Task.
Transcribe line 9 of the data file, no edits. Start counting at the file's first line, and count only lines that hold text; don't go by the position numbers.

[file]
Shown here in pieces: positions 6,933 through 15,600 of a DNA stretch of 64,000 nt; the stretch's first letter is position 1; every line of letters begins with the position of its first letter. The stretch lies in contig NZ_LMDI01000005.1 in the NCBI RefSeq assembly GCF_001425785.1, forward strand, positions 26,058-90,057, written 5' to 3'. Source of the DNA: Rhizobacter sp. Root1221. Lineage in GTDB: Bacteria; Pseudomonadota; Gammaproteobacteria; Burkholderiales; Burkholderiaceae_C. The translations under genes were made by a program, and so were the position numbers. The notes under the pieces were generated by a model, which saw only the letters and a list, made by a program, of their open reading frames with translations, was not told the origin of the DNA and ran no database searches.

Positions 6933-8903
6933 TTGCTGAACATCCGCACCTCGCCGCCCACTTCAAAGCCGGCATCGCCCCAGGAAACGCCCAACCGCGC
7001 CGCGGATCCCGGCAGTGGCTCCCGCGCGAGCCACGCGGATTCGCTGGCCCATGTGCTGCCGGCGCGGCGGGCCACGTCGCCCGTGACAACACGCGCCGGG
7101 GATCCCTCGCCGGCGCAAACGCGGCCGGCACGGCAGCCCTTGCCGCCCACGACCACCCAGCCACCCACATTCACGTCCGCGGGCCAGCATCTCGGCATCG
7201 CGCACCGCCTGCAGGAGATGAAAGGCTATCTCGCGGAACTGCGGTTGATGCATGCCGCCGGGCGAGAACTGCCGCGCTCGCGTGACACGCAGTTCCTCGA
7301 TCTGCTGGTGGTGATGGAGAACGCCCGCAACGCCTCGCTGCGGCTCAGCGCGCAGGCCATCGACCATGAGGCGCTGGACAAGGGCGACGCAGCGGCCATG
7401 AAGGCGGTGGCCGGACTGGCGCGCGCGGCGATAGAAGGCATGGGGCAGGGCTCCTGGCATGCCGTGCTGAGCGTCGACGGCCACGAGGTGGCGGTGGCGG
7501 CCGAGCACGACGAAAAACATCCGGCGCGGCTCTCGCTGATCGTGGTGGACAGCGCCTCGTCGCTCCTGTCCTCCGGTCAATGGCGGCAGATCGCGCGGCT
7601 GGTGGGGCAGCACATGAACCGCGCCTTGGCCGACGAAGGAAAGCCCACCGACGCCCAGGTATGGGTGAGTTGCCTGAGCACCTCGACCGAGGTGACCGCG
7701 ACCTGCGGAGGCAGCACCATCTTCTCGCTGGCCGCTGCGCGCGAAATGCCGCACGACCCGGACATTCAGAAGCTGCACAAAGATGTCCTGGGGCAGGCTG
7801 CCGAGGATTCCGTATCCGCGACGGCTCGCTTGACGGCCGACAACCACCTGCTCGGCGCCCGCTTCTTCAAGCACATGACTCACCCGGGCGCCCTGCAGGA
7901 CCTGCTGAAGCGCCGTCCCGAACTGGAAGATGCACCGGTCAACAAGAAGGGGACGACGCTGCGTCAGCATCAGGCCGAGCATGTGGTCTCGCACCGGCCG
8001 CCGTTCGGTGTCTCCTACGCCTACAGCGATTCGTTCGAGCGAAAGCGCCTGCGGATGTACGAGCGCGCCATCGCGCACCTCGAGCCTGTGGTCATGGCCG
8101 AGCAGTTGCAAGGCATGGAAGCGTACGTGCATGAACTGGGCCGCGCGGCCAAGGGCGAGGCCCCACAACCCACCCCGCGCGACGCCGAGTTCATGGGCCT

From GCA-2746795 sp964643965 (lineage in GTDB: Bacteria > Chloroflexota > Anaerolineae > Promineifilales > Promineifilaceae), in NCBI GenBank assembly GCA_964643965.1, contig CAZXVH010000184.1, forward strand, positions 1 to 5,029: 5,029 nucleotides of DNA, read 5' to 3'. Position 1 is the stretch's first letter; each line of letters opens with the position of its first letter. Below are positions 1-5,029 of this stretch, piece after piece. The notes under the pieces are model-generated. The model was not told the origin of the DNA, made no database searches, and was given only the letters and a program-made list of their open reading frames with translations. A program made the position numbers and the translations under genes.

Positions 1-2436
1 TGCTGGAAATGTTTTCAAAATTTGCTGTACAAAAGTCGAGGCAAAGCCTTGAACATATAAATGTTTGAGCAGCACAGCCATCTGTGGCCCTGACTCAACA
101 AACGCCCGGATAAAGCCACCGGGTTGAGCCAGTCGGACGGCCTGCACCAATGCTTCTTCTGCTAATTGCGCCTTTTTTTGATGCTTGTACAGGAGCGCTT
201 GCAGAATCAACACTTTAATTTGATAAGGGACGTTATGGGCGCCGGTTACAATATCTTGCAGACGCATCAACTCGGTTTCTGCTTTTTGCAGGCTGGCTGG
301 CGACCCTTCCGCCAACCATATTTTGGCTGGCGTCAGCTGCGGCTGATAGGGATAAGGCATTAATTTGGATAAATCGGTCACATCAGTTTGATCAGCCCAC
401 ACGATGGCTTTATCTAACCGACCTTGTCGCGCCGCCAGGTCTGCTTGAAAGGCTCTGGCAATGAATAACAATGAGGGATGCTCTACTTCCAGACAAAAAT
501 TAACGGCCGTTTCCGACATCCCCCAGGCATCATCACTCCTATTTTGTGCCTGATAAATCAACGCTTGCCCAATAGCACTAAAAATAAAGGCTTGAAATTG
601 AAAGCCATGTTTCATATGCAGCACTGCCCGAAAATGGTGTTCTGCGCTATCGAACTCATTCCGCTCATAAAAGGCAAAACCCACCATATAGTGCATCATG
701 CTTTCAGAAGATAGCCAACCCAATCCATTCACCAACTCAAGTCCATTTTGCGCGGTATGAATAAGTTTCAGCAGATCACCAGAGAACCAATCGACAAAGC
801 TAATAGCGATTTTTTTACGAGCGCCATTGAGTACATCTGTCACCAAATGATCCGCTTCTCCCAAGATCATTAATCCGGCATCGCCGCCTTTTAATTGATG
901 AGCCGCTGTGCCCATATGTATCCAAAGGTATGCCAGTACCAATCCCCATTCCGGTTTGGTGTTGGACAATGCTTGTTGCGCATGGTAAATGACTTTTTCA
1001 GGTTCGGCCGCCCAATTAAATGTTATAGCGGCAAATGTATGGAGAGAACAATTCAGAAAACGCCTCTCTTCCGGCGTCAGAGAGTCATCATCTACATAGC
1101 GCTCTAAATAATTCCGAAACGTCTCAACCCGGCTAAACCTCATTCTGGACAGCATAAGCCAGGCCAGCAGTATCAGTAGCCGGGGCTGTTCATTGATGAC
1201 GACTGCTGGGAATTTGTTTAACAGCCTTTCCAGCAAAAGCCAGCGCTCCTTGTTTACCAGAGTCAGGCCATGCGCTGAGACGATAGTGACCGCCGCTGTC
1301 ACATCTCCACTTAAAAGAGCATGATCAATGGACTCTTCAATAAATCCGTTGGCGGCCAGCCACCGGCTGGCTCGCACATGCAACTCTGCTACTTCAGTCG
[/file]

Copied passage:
7501 CCGAGCACGACGAAAAACATCCGGCGCGGCTCTCGCTGATCGTGGTGGACAGCGCCTCGTCGCTCCTGTCCTCCGGTCAATGGCGGCAGATCGCGCGGCT